It took a lot of effort, but we have successfully moved our law office from Tallahassee to Fort Myers, while ensuring we set up to continue providing legal services to our North Florida and South Georgia clients. It’s good to be back where I grew up as a teenager, even though a lot has changed since before Interstate 75 came to Ft. Myers. Hello Ft. Myers neighbors. I’m back!!
ObamaCare (a/k/a the Affordable Care Act) requires that employers with greater than 50 employees must purchase health insurance policies for their employees, and those policies must provide a statutorily-enumerated minimal amount of coverage. Today, the U.S. Supreme Court upheld a closely held corporation’s decision to NOT pay for some abortion-related medical procedures, even though ObamaCare mandates such coverage as part of a basic insurance plan. In its June 30, 2014, Burwell v. Hobby Lobby Stores, Inc., and Congestoga Wood Specialties Corp. v. Burwell, 573 U.S. _____ decisions, the Court held that closely held corporations cannot be compelled to provide insurance policy provisions if such policies’ “minimum essential coverage” violates the corporate owners’ First Amendment right to freely exercise religion. In short, ObamaCare cannot compel some closely held corporations to provide abortion-related health insurance coverage to their employees when doing so violates the owners’ constitutionally protected right to freely exercise a religion that doesn’t include abortions.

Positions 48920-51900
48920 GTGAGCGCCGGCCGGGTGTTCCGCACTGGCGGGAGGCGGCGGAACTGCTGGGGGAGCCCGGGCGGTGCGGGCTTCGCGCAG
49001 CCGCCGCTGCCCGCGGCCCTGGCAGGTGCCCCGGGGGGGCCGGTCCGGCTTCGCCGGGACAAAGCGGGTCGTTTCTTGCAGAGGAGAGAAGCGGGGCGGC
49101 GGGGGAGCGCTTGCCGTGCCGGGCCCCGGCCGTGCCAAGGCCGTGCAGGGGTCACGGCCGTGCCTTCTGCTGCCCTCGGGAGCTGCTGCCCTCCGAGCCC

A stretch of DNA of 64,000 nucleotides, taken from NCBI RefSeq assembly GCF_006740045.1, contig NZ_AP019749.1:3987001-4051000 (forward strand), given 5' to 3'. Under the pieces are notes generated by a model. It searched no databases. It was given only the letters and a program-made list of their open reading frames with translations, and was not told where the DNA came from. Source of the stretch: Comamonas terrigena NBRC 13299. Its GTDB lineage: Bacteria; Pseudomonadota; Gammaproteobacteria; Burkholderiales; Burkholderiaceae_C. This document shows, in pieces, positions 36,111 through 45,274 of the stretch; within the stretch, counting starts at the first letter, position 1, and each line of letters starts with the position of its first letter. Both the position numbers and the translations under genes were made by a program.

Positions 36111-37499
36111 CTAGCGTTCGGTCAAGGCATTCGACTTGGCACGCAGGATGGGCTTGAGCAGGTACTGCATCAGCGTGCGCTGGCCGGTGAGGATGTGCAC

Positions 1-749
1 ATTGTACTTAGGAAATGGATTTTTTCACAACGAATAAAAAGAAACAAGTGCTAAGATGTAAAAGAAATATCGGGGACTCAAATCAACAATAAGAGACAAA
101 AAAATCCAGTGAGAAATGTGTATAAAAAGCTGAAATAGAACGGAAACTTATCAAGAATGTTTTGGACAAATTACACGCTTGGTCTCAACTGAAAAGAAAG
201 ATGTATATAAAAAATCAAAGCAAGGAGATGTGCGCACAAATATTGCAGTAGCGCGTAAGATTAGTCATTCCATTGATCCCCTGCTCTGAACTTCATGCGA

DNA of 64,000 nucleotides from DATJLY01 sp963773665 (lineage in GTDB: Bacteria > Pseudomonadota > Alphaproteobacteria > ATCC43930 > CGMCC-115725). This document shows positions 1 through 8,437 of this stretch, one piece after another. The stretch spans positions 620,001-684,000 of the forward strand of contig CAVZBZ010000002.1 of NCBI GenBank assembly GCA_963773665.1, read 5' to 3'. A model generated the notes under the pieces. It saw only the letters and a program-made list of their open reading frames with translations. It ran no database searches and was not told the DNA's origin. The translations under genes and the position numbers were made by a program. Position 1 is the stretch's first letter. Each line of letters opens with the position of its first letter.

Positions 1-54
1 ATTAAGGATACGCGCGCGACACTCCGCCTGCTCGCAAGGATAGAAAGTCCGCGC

For the first time in history, the U.S. Supreme Court specifically held that, under some circumstances where corporations are closely held by readily identifiable owners with certain religious beliefs, the corporations themselves can assert freedom of religion rights, even if the corporations were ‘for-profit” companies. The Obama Administration had already administratively created exceptions for not-for-profit corporations, such as churches, and the U.S.S.C. did not agree that a corporation should be treated differently simply because its owners desired to make a profit. Today’s decision means that Hobby Lobby will avoid hundreds of millions of dollars in fines and still provide health insurance to its more than 13,000 employees, although its employees will have to pay for some, but not all, contraceptive care.
You’re on your way to work during morning traffic when, out of nowhere, a blue minivan in a rush to make it to work on time, runs a red light, plowing into your car’s front end. You’re understandably shaken up, and now your body feels sore and stiff. Auto accidents happen every day and can be a huge mess to deal with when you’re already feeling vulnerable. Hiring an attorney to help you through a personal injury claim can help make the process easier for you and your family.
They make it easier to deal with the Insurance Company.